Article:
AT SID 2017
PORTLAND (FRONTLINE MEDICAL NEWS) – A standard course of topical 5-fluorouracil (5-FU) does not noticeably improve visual signs of facial photoaging, such as forehead lines and crow’s feet, according to the results of a blinded, controlled study of 281 elderly white men.
Four validated photonumeric measures revealed no statistically significant differences between the intervention and vehicle control arms at 6, 12, or 18 months’ follow-up, Kaveri Korgavkar, MD, said at the annual meeting of the Society for Investigative Dermatology. “This might be a true lack of impact, or current scales may not be sensitive enough to capture aspects of aging that are improved by 5-fluorouracil,” commented Dr. Korgavkar, who presented the findings on behalf of the VAKCCT (the Veterans Affairs Keratinocyte Carcinoma Chemoprevention Trial) work group.
The trial included veterans from 12 sites in the United States. Patients were randomly assigned to apply either vehicle control cream or a standard course of topical 5% 5-FU twice daily on the face and ears for 4 weeks. They were photographed at baseline and during follow-up visits every 6 months for up to 48 months, said Dr. Korgavkar of Brown University, Providence, R.I. To examine the effects of 5-fluorouracil on photoaging, two blinded dermatologists separately evaluated 3,042 baseline and follow-up photographs of participants by using the 5-point Allergan Forehead Lines Scale , the 5-point Melomental Lines Grading Scale , the 5-point Crow’s Feet Grading Scale , and the 9-point Griffith’s scale for wrinkling, hyperpigmentation, and yellowing.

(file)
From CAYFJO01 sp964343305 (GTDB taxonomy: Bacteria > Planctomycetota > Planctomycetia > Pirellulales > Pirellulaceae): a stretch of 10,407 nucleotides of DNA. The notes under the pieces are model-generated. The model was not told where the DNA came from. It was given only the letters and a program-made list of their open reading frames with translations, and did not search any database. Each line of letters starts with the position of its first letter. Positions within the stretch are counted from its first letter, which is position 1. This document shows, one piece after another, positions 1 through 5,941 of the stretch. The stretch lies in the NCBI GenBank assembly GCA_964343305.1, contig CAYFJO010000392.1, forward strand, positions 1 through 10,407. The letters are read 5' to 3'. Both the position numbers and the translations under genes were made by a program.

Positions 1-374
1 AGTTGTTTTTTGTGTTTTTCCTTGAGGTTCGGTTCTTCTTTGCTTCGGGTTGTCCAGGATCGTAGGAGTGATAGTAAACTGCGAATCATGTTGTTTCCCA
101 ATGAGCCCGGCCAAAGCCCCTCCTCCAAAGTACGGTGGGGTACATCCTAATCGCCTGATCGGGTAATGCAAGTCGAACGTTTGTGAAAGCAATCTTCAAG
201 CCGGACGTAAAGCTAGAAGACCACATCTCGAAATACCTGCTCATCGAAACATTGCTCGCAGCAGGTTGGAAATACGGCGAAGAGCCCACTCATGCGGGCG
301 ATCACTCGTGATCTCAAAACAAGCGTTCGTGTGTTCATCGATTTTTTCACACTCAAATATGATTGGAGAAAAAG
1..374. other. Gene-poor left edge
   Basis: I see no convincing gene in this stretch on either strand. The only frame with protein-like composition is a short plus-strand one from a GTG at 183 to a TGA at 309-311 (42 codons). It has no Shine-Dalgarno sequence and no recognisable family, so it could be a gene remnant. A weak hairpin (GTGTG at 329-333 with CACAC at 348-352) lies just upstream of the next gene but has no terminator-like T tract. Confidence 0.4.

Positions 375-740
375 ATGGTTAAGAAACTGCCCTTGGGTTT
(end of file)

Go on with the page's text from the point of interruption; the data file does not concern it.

The treatment and control groups resembled each other demographically and clinically at baseline. Participants averaged 71.5 years of age (standard deviation, 0.57 years), 97% were male, 99% were white, and all had clinically meaningful histories of sun damage with at least two keratinocyte carcinomas in the previous 2 years, including at least one lesion on the face or ears. Previously, the VAKCCT investigators reported positive results for 5-FU as a chemopreventive – for example, it was associated with about a 60% reduction in actinic keratoses, compared with placebo, and the effects persisted for up to 3 years.
However, none of the four photonumeric scales of photoaging uncovered significant differences between the treatment and control groups at 6, 12, or 18 months’ follow-up, Dr. Korgavkar reported. That finding belies the results of two other previous studies, but they were small and uncontrolled, she added. One study of 19 patients reported statistically significant improvements over time in wrinkling, hyperpigmentation, lentigines, and sallowness based on the Griffith’s scale, while a second prospective study of 32 patients reported significant improvements in visual signs of photoaging on the forearms, with a corresponding rise in levels of procollagen 1 and a decrease in dermal elastosis at 1 month.
Existing scales might more effectively capture some aspects of photoaging – such as wrinkles or crow’s feet – than others, Dr. Korgavkar said in an interview. Therefore, she and her associates are working to construct more sensitive and comprehensive visual scales of photoaging, she said.
The VAKCCT was sponsored by the VA Office of Research and Development. Dr. Korgavkar had no conflicts of interest.